Bloomberg | 5 March 2009
China Seeks ‘Comprehensive’ Economic Pact With Taiwan (Update2)
By Judy Chen and Janet Ong
March 5 (Bloomberg) — China will push for a comprehensive economic accord with Taiwan and wants to broaden discussions to involve military issues, Premier Wen Jiabao said.
“We will accelerate normalization of cross-straits economic relations and promote the signing of a comprehensive agreement on economic cooperation,” Wen said in his annual report to the National People’s Congress in Beijing today. “We are also ready to hold talks on cross-straits political and military issues and create conditions for ending the state of hostility.”
Taiwan President Ma Ying-jeou has stepped up economic exchanges with China since taking office in May, and direct daily flights, shipping and postal links started in December. China signed a comprehensive economic agreement with Hong Kong in June 2003, waiving tariffs for its imports and preferential market access for the city’s banks, brokerages and insurers.
Taiwanese businessmen have already invested an estimated $150 billion in China and are calling for their financial companies to be permitted to offer services. The governments of China and Taiwan have been administered separately since the end of a civil war in 1949.
“The main issue on the signing such an agreement is the lack of mutual trust,” Liu Bih-rong, a political science professor at the Soochow University in Taipei said. “Taiwanese people are worried that this may be the first step towards an eventual reunification with China.”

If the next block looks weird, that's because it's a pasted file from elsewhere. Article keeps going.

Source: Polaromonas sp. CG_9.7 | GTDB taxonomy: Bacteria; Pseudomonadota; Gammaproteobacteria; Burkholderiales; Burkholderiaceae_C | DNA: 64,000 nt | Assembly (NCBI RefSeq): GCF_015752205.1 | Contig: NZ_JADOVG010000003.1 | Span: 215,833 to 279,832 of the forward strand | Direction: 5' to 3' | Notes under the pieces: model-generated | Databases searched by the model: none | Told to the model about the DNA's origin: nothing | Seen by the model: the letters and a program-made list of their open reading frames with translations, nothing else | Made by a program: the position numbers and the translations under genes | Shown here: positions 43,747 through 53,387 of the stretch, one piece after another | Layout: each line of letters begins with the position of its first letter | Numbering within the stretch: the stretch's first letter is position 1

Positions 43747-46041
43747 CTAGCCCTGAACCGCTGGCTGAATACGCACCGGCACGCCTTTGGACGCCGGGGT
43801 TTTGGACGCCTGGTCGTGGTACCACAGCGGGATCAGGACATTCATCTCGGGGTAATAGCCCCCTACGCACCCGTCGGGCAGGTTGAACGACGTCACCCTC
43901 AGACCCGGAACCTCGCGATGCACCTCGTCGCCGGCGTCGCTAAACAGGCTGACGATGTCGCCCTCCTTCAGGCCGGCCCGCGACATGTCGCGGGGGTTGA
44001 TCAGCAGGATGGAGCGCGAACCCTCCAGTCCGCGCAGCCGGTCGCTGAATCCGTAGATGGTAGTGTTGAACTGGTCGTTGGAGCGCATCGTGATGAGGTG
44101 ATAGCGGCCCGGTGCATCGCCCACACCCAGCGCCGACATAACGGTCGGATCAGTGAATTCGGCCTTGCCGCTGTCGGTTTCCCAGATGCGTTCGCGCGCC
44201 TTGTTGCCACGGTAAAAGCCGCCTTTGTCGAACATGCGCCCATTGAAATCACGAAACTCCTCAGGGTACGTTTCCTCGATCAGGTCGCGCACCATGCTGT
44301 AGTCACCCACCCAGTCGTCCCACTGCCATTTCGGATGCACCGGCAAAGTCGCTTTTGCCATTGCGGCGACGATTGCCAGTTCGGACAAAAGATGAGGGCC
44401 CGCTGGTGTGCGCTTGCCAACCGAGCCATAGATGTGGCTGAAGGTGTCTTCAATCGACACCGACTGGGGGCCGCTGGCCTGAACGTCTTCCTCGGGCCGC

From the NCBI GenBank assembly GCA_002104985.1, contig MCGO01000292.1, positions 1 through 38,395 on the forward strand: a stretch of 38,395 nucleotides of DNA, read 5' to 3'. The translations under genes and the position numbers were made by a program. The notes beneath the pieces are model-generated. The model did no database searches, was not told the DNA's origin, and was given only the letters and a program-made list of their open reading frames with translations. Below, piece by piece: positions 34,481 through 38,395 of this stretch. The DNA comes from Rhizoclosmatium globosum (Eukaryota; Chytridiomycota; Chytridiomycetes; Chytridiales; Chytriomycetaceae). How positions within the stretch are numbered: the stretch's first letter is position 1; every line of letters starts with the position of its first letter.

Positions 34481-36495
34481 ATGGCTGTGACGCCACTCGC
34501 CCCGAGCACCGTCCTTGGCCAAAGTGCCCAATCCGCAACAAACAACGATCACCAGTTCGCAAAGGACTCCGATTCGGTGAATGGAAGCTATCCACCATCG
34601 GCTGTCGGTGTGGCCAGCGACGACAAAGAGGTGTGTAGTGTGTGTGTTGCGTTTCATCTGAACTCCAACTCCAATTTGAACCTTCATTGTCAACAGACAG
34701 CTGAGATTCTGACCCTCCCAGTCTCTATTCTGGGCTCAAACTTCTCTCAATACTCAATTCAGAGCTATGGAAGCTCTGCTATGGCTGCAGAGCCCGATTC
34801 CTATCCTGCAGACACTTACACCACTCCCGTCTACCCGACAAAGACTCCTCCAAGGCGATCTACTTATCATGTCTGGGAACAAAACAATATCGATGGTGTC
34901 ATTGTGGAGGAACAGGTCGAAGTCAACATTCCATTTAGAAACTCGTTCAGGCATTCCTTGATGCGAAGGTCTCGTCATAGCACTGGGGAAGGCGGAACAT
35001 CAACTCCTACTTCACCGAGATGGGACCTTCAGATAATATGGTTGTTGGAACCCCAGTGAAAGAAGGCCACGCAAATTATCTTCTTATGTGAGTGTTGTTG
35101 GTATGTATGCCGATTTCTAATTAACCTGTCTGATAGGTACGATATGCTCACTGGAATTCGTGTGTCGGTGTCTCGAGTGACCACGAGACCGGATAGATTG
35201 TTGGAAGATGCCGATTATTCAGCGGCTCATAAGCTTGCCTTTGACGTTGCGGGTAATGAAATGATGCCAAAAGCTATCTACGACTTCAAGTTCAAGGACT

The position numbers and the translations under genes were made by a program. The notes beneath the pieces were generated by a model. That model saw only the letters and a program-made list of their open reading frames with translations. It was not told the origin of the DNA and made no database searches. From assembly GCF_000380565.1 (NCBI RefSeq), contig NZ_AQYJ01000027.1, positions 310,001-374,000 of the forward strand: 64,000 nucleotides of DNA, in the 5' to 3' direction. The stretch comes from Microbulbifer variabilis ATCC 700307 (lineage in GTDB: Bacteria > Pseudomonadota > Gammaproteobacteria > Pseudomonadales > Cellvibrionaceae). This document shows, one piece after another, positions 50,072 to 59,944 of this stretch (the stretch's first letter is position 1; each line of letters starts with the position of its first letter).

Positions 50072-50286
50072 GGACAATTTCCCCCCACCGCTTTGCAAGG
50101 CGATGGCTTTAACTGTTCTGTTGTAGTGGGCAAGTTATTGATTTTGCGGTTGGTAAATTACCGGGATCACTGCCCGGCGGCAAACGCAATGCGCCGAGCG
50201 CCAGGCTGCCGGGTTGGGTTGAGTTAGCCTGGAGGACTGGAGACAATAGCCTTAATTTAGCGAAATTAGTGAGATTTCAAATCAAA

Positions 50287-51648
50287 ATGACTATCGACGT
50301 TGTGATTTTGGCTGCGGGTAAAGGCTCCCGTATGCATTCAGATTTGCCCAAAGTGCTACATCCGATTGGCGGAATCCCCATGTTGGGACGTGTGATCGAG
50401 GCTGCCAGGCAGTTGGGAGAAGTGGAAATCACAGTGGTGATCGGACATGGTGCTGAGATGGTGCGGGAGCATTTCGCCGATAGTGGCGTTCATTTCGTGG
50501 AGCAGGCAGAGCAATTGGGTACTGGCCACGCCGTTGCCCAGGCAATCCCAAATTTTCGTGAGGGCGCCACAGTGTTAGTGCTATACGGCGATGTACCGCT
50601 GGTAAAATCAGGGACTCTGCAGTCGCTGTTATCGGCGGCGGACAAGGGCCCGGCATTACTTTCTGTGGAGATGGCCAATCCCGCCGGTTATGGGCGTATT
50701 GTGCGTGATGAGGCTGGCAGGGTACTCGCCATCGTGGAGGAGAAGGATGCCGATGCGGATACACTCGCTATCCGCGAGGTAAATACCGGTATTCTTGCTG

Taiwan’s dollar rose 0.3 percent to NT$34.96 as of 2:24 p.m. local time, according to Taipei Forex Inc., after gaining as much as 0.7 percent. The benchmark Taiex index rose 2.1 percent to close at 4,637.20, its highest since Jan. 7.
Ma is seeking to revive Taiwan’s economy, which slid into recession last quarter, by boosting ties with China, its biggest trading partner. The two sides may sign a Comprehensive Economic Cooperation Agreement to normalize cross-strait economic and trade ties, the Central News Agency reported on Feb. 20, citing Liu Te-shun, vice chairman of the Mainland Affairs Council.
Wang Yu-chi, a spokesman for President Ma, couldn’t be reached immediately for comment. The signing of any economic cooperation framework agreement with China won’t compromise Taiwan’s sovereignty, Yiin Chii-ming, Minister of Economic Affairs said in comments to the legislature yesterday. No timetable has been determined, Yiin said.